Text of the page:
View Full Version : Blurring Political Lines in the Military Debate

12-05-2006, 09:11 AM
5 December NY Times - Blurring Political Lines in the Military Debate (http://www.nytimes.com/2006/12/05/washington/05military.html?adxnnl=1&ref=world&adxnnlx=1165309595-8BSva1Jx0KXbH92lvJZZwg) by Michael Gordon.

No military expert was more forthright in opposing the Iraq war than Anthony C. Zinni.

General Zinni, a retired marine who once served as the top American military officer in the Middle East, contended that the threat posed by Saddam Hussein’s Iraq was vastly overstated and that invading Iraq would be a burdensome distraction from the struggle against Al Qaeda.

These days General Zinni is delivering another provocative message: that leaving Iraq quickly would strengthen Iranian influence throughout the Middle East, create a sanctuary for terrorist groups, encourage even more sectarian strife in Iraq and risk turmoil in an oil-rich region.

“This is not Vietnam or Somalia or those places where you can walk away,” General Zinni said in a recent interview. (He served in both countries.) “If we just pull out, we will find ourselves back in short order.”

Instead, he says, the United States should leave open the door for a temporary increase in American troops, an argument he included in a broader plan prepared for the World Security Institute, a research organization, and made public on Monday. “It may be necessary to surge them for a short term,” he said.

General Zinni noted that his position was similar to that of Senator John McCain, Republican of Arizona, a staunch supporter of the decision to invade. “I do believe more troops are required on the ground,” the general said. “I believe what Senator McCain says.”...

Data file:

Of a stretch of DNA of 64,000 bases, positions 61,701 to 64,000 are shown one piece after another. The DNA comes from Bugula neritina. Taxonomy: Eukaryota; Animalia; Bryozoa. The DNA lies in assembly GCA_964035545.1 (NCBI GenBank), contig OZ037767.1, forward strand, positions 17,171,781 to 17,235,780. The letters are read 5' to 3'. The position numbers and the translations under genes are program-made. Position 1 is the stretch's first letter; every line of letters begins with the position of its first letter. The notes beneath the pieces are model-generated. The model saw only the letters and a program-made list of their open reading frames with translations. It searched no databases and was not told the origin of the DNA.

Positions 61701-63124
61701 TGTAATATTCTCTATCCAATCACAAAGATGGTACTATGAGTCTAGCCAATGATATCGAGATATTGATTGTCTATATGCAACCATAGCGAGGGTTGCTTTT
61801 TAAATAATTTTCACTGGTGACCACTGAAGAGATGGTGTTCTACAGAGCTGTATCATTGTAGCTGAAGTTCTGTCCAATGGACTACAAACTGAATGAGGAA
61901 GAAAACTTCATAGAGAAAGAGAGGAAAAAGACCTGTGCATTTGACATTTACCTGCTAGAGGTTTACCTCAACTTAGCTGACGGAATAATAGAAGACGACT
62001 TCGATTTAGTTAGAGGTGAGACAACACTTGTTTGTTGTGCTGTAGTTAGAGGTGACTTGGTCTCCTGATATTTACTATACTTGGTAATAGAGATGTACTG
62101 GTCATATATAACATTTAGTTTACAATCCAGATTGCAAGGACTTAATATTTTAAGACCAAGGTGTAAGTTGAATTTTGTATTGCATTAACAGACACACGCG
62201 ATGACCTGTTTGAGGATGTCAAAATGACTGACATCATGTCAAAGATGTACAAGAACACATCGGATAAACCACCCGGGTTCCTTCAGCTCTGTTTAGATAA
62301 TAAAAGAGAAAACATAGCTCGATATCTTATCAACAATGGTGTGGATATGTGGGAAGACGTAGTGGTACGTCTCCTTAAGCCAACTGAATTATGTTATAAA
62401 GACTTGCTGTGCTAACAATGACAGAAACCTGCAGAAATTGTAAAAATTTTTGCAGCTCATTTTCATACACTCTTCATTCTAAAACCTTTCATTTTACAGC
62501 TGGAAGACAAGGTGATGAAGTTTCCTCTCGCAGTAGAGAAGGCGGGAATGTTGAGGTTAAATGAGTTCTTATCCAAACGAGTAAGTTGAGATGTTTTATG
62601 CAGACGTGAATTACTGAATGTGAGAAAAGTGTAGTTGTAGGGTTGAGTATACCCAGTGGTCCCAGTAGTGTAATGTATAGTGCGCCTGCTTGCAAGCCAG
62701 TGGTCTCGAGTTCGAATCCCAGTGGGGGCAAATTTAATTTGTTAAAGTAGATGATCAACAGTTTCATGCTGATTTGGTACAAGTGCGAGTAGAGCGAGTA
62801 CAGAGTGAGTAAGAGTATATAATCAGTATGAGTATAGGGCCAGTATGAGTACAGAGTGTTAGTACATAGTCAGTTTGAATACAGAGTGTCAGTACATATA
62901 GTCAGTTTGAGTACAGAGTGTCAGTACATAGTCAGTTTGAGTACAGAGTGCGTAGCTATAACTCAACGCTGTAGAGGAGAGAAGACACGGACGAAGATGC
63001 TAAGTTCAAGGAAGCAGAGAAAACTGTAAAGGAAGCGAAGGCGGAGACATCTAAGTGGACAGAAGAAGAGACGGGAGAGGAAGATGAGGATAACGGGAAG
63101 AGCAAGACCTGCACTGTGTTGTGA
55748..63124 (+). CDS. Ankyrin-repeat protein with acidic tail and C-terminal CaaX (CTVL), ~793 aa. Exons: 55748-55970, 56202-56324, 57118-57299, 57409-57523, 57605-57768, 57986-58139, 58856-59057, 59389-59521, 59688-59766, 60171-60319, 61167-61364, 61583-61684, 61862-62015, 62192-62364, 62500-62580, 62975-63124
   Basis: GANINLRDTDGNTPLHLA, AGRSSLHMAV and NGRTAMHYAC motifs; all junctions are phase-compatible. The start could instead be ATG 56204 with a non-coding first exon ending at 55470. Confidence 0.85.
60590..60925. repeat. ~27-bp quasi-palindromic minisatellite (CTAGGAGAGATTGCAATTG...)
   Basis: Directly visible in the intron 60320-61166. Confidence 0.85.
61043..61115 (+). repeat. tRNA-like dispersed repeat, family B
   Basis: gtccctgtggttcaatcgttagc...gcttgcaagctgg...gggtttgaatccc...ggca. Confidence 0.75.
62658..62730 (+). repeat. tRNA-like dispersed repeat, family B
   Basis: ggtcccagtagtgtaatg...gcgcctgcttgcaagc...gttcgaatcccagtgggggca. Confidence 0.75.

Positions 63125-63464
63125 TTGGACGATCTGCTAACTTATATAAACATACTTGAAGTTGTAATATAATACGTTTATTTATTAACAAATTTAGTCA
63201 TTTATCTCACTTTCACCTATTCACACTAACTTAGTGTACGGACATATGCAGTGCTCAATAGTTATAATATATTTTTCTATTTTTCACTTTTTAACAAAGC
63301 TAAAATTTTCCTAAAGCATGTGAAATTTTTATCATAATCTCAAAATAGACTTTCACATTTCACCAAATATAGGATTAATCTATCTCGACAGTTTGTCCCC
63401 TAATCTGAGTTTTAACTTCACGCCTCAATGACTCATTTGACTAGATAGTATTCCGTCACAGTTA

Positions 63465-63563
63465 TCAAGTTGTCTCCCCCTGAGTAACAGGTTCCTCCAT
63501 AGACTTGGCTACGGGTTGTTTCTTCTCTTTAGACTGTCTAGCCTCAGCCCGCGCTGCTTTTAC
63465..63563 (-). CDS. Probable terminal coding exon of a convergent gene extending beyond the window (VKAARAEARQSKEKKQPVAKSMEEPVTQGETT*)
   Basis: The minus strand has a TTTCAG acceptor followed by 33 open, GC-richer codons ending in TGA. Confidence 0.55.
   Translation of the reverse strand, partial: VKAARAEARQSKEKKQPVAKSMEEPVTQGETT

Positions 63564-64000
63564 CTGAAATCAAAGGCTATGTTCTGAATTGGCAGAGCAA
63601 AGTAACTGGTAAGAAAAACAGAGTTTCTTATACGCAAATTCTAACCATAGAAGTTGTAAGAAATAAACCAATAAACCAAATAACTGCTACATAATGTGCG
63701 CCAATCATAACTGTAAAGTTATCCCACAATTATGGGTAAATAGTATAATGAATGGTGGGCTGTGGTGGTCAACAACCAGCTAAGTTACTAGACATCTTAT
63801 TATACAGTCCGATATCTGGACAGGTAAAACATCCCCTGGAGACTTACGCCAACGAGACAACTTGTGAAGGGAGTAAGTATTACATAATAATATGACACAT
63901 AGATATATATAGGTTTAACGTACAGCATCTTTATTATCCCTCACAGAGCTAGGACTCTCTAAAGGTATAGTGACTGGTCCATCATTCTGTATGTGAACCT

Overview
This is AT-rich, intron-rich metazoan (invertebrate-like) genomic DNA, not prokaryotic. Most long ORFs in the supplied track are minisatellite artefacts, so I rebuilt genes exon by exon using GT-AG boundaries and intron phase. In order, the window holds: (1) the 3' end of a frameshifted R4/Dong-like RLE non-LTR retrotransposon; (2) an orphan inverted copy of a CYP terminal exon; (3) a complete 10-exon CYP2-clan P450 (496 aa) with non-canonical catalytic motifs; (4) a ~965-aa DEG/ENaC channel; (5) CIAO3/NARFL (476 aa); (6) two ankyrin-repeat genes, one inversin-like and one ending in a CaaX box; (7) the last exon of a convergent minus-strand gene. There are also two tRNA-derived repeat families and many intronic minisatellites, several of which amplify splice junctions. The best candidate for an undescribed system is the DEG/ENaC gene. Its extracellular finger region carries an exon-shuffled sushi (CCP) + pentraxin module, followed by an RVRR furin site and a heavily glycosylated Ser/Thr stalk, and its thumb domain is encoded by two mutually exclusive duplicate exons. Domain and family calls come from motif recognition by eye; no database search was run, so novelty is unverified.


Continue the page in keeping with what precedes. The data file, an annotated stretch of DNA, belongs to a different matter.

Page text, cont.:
12-06-2006, 04:38 AM
I just finished reading "Savage War of Peace" a few weeks ago, and what struck me as I was reading it was how Horne spoke of the Indochina experience, where officers had to deal with more than just conventional ops, but also on the political side of things in Indochina, as creating officers who were less afraid of mixing it up in national politics.

Now, I know that French politics of the time and our current politics aren't the same (after all, we are not prone to revolutions), but I think that it is interesting that the "revolt of the Generals" involves officers who, while not Vietnam vets themselves, were certainly influenced by those who did fight their as lieutenants and captains. Also, during that debate, it was pointed out that it was a new phenomenon for retired flag officers to endorse presidential candidates, and you had some Vietnam vets in that crowd who had crossed the invisible civil-military relations professional divide to do so.